Follow-up After MIBG
It is important that you follow your radiation safety guidelines. You’ll also need to follow your discharge protocol and see your hematologist/oncologist regularly. You’ll have blood drawn twice weekly for about 6 weeks or until your blood counts have normalized. Your platelet count will drop about 3 weeks after receiving MIBG, often low enough to make you prone to bruising and bleeding; you may need platelet transfusions. Your absolute neutrophil count (ANC) will drop about 3-4 weeks after MIBG, often low enough to make you prone to infection; you may need injections of GCSF (Neupogen) and prophylactic antibiotics. Your red blood count may fall low enough that you may require blood transfusions. If you develop any shortness of breath, bleeding, bruising, fever, or any signs of infection, contact your hematologist/oncologist immediately.
About 3-4 months after MIBG, your tumor will be reassessed with scans, blood tests, and possibly a 24-hour urine test if you have a secretory tumor. MIBG exerts its effect over many months and regular lifetime follow-up is required.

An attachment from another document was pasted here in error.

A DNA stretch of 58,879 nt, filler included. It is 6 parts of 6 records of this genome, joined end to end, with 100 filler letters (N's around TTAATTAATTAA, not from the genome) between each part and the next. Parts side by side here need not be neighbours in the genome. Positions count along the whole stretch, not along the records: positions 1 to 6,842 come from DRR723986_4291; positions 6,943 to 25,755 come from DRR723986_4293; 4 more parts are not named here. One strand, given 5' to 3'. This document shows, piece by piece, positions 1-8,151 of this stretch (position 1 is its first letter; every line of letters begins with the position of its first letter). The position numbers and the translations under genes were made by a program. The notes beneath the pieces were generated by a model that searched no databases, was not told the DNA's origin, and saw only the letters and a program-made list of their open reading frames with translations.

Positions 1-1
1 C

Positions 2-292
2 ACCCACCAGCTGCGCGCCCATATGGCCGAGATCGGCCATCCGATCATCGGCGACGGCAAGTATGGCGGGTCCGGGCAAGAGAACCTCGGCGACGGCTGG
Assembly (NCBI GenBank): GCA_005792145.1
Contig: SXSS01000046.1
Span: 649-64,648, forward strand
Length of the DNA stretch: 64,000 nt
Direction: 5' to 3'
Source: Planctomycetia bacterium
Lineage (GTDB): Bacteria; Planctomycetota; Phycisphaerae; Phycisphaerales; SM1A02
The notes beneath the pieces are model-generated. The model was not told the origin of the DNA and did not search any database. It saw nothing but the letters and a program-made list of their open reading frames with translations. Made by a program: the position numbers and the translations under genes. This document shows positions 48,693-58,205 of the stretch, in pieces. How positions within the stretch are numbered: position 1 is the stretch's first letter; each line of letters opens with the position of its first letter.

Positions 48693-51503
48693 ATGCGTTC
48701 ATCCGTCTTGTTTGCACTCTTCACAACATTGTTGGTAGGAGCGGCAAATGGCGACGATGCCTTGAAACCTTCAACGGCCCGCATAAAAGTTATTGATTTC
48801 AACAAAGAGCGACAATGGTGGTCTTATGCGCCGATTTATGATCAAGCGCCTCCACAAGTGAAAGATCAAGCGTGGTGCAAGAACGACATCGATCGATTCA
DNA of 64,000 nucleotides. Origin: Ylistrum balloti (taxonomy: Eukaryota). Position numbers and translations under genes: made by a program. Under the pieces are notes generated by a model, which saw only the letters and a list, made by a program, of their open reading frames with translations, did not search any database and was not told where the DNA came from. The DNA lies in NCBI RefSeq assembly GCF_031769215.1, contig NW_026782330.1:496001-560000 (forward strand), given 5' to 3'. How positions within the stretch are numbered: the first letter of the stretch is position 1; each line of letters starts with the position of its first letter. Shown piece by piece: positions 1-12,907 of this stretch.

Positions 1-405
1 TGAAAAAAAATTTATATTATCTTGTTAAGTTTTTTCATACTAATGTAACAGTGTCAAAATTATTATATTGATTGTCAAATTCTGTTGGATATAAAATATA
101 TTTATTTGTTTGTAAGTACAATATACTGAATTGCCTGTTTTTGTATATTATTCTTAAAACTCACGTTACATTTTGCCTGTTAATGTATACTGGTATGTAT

The Complex Logistics of MIBG Therapy
This therapy requires the cooperation of many individuals: yourself, your referring physicians, and UCSF physicians. We also need the help of UCSF Nuclear Medicine, Nuclear Pharmacy, Radiation Safety, Nurses, the MIBG scheduler, and UCSF Admissions/Bed Control. We must also obtain authorizations from your insurance company. MIBG therapy also requires the continued approval of the MIBG Site Committee, the UCSF Committee on Human Research (CHR), the UCSF Comprehensive Cancer Center (CCC) Protocol Committee, the US Food and Drug Administration (FDA), and the US Nuclear Regulatory Commission (NRC).
We obtain the MIBG from an East Coast licensed nuclear pharmacy, which must be up-and-running to synthesize the isotope in the dosage ordered. Each dose is custom-ordered at least one week before the scheduled treatment. The MIBG is then delivered to a shipping company that flies the frozen isotope in a lead-shielded container to San Francisco where it is delivered to UCSF. The MIBG must then be thawed and assayed in a special lead-shielded room by the UCSF Nuclear Pharmacist. The complex logistics of MIBG therapy are similar to launching a rocket! So please be patient if a delay occurs.
Dealing with a malignancy is always terrible, even under the best circumstances. But we hope that these tips will familiarize you and your family with what to expect about MIBG treatment in order to improve your experience at UCSF.